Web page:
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The Observer observes. It's right there in the job title, folks, and we knew it from the first moment we donned the sacred ring regurgitated by a magical, wish-granting catfish in exchange for releasing him back into the moonlit Arkansas River many and many a year ago. That said, it ain't quite as complicated as brain surgery or short-order cookin'. We just try to keep our peepers open and give a loud and cheerful "present!" when our name is called, both skills you have to cultivate if you don't want to make the common mistake of going to bed hale and hearty at 20 years old, only to wake up an old fart on your deathbed, wondering where all the years went. Happens all the time.
The Observer doesn't often do visual Observers, but today, only a photo will do. As someone once said (maybe Abraham Lincoln, as every quote we see on Dr. Zuckerberg's Mechanical Book of Faces seems to be attributed to ol' Abe, even when the quote is "Don't believe everything you read on Facebook"), a picture is worth yadda-yadda-yadda.
Every morning after dropping Junior off at Central High School, we drive past the following tableau there on Daisy Bates near bustling Broadway. We noticed it some weeks back, and thought it beautiful, cars streaming past, never slowing, never noticing, never Observing. But we do. We see. Right there in the job description, sons and daughters, part and parcel.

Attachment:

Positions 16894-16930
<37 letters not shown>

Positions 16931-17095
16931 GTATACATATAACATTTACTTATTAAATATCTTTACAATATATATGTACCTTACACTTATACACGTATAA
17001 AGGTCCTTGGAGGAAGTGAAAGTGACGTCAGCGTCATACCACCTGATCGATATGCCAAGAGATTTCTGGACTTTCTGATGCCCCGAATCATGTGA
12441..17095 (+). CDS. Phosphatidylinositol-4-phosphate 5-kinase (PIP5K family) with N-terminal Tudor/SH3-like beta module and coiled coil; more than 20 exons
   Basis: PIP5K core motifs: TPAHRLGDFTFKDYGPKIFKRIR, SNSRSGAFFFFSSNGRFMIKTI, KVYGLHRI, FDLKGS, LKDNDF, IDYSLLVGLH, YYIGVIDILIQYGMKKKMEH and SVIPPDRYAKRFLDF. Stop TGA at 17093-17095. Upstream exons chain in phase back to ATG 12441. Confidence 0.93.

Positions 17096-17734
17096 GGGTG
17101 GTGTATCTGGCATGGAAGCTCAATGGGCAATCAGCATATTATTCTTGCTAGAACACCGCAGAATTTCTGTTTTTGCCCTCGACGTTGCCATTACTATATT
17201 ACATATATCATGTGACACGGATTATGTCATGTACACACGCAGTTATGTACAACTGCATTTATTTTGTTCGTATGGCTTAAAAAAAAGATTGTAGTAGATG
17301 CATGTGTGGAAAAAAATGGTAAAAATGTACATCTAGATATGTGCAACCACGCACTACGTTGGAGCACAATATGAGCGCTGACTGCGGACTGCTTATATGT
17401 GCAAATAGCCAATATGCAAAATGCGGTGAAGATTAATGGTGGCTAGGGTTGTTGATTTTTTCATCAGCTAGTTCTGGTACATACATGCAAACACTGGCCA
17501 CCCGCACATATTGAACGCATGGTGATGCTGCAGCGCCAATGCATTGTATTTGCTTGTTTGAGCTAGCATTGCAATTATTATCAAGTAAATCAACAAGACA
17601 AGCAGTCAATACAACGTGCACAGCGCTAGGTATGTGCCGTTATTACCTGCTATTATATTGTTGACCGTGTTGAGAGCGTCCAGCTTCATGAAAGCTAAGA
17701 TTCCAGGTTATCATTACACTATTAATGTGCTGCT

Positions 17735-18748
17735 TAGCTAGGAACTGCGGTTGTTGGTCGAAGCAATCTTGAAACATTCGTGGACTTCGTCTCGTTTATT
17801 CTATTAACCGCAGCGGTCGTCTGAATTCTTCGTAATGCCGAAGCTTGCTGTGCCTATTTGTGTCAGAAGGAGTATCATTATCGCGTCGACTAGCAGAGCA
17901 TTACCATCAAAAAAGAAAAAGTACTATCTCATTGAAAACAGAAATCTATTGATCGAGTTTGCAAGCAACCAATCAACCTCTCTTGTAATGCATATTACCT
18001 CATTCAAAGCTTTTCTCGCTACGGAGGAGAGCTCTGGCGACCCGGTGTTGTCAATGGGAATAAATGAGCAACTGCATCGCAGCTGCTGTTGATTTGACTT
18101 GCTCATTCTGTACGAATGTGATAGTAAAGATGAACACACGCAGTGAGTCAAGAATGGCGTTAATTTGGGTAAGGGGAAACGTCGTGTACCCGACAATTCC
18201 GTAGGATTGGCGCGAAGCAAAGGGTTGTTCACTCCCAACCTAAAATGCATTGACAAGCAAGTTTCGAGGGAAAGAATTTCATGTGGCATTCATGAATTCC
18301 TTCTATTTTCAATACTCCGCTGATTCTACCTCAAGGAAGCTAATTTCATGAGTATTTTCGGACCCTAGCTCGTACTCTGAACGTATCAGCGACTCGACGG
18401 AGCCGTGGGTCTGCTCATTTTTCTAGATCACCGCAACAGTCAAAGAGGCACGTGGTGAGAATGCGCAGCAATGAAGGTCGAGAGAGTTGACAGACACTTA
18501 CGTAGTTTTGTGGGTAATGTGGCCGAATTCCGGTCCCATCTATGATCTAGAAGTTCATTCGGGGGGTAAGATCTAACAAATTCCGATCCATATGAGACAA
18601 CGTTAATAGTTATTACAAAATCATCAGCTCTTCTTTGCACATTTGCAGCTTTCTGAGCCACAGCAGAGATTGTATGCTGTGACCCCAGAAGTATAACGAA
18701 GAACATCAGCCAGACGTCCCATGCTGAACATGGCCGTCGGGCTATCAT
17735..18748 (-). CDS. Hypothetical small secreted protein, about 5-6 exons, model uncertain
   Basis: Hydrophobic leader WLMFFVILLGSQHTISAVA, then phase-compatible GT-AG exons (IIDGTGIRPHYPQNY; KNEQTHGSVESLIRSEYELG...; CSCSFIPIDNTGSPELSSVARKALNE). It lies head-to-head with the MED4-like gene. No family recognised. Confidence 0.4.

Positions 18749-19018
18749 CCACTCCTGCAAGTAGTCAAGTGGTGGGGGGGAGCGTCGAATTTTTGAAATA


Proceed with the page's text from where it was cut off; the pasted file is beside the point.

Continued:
Some mornings, when The Observer has been in a particularly low place, seeing it there has damn near brought us to grateful tears. The Observer is a romantic, which is the nice way of saying we're a sappy puss. We understand that. But there's something about this that speaks to a lot of things we've been through, here on the backside of 40, and the meaning changes, depending on where our head is. Something about time, maybe. Hope. Renewal. Maybe just the way nothing ever truly disappears. Hopefully it will speak to you as well. So we ask you, dear friend: Have you slowed down to see the world today? Have you ever seen a poem without words?
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